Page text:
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Wind breaks trees; shuts down turbines  

Credit:  By Tina Forde, Tehachapi News Reporter, www.tehachapinews.com/ ~~

The city of Tehachapi deployed all its dump trucks, bulldozers and chain saws early Monday, Oct. 25, to clear up trees that were broken or felled by strong overnight winds.

No major damage or injuries were reported, said Tehachapi City Manager Greg Garrett.

With fall trees still loaded with leaves, the wind carried more punch than if the trees had lost their leaves.

“The wind was blustery but with the leaves still on the trees it creates a lot of drag, more than it would in a winter storm when the branches are bare,” Garrett said.

He said the city crews were working with Southern California Edison crews.

“We are combing the streets and alleys and cutting trees that pose a safety hazard,” he said.

The wind blew two large poplars at Airport Park completely over, Garrett said.

The city is waiting until Tuesday to clear those up, as they do not pose a safety hazard.

The wind reached a peak of 45 miles per hour at 2:30 a.m. at Oak Knolls, according to readings at MountainBase.com.

Also according to the MountainBase.com web site, the high wind at 12 noon was 23 mph.

The wind during the morning averaged from 13 to 16 mph.

The temperature was 47.5 degrees F and the wind chill factor was 39.5 degrees F.

Weather Underground reported gusts of 21 mph, a temperature of 48.3 degrees F and a windchill of 44 degrees F.

By midday as the wind dropped, wind turbines on the hills between Tehachapi and Mojave were running, but earlier high winds had triggered automatic shutdowns.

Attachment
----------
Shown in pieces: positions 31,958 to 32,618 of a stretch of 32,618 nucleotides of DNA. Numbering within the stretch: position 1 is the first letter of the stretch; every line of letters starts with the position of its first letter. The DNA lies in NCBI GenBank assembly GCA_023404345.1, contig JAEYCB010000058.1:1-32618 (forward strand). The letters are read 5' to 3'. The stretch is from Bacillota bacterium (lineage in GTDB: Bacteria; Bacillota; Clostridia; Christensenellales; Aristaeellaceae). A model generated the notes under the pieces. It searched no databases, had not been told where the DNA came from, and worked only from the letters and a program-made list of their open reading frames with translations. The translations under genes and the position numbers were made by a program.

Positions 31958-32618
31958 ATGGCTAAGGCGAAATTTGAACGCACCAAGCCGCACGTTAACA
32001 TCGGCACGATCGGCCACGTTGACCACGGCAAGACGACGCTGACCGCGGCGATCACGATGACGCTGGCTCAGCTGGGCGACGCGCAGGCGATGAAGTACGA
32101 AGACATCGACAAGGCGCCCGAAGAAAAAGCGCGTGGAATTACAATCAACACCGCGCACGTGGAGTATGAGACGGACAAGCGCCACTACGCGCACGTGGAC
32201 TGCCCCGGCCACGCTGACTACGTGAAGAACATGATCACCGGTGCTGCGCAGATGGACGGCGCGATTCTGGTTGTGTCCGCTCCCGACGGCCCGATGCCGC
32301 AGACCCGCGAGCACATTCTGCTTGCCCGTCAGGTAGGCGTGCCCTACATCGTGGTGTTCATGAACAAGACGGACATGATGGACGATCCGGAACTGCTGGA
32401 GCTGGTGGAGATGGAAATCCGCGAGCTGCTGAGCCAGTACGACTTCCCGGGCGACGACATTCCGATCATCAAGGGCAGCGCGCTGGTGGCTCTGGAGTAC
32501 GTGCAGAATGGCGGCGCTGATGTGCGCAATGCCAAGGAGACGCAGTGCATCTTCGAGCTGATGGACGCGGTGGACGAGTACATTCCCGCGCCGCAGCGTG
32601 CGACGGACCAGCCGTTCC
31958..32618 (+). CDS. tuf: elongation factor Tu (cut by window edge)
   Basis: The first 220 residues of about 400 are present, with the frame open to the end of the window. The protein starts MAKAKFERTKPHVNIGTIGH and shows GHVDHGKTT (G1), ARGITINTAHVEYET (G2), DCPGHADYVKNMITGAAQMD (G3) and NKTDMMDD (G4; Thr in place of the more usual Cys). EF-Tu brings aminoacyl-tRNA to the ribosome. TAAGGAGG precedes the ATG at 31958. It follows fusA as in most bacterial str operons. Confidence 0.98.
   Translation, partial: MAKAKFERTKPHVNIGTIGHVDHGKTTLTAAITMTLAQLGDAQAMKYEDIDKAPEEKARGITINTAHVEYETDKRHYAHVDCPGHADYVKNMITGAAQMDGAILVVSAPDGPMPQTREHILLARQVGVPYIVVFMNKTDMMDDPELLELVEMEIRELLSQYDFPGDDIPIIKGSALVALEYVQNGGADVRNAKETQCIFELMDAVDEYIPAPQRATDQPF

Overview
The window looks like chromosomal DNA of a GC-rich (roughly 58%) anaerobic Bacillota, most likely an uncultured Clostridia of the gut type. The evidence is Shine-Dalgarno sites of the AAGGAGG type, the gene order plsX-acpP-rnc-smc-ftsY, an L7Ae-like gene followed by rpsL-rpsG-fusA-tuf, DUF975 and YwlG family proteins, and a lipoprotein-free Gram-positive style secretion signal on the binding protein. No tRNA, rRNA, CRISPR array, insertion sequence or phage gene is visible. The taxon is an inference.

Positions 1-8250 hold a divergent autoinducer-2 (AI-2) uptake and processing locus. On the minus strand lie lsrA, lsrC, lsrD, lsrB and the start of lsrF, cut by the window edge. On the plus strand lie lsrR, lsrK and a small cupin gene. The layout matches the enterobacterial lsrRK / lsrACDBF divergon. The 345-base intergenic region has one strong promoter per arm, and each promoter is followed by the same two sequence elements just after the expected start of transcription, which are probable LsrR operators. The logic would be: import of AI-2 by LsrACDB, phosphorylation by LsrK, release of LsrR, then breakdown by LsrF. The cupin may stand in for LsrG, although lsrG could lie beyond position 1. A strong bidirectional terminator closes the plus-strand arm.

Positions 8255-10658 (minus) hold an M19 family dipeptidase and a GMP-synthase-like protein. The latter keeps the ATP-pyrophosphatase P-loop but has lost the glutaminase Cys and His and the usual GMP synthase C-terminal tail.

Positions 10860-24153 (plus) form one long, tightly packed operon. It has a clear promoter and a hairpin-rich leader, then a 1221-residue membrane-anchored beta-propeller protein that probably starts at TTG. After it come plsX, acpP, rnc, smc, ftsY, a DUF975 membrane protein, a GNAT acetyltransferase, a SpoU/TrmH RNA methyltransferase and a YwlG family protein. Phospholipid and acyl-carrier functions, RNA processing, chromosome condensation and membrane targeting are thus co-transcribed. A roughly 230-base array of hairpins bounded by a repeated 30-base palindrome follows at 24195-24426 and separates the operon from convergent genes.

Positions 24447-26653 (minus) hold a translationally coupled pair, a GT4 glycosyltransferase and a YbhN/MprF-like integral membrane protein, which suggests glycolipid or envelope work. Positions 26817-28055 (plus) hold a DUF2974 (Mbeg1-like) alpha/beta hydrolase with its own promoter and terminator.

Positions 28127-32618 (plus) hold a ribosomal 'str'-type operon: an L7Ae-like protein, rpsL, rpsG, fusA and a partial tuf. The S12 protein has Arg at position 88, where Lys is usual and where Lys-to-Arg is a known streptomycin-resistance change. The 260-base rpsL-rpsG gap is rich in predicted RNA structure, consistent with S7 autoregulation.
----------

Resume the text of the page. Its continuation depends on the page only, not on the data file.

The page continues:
“Right now there are not any shut down,” said Michael Burns, director of mechanical systems at Oak Creek Energy Systems.

“Earlier this morning many turbines were shut off.”

For a turbine to stop automatically, he said, the wind has to average 55 mph for 10 minutes straight.

A gust of 65 mph “doesn’t do it,” he said.

The turbines go back on automatically when the wind has dropped below 55 mph for 10 minutes straight.

Burns said that Monday morning, the wind in the resource area was “probably a lot higher than that (55 mph).”

Sgt. Richard Wood of the Kern County Sheriffs Tehachapi Substation said four dogs were found wandering on Woodford Tehachapi Road after fences apparently blew down.

An owner picked up two of the dogs from the Substation. Kern County Animal Control picked up the other two and is attempting to locate the owners.

Wood said that the wind blew a tree onto Cameron Canyon Road at 5:21 a.m. Monday and another one onto lower Cummings Valley Road at 2 p.m.

Source:  By Tina Forde, Tehachapi News Reporter, www.tehachapinews.com/

This article is the work of the source indicated. Any opinions expressed in it are not necessarily those of National Wind Watch.

The copyright of this article resides with the author or publisher indicated. As part of its noncommercial effort to present the environmental, social, scientific, and economic issues of large-scale wind power development to a global audience seeking such information, National Wind Watch endeavors to observe “fair use” as provided for in section 107 of U.S. Copyright Law and similar “fair dealing” provisions of the copyright laws of other nations. Send requests to excerpt, general inquiries, and comments via e-mail.

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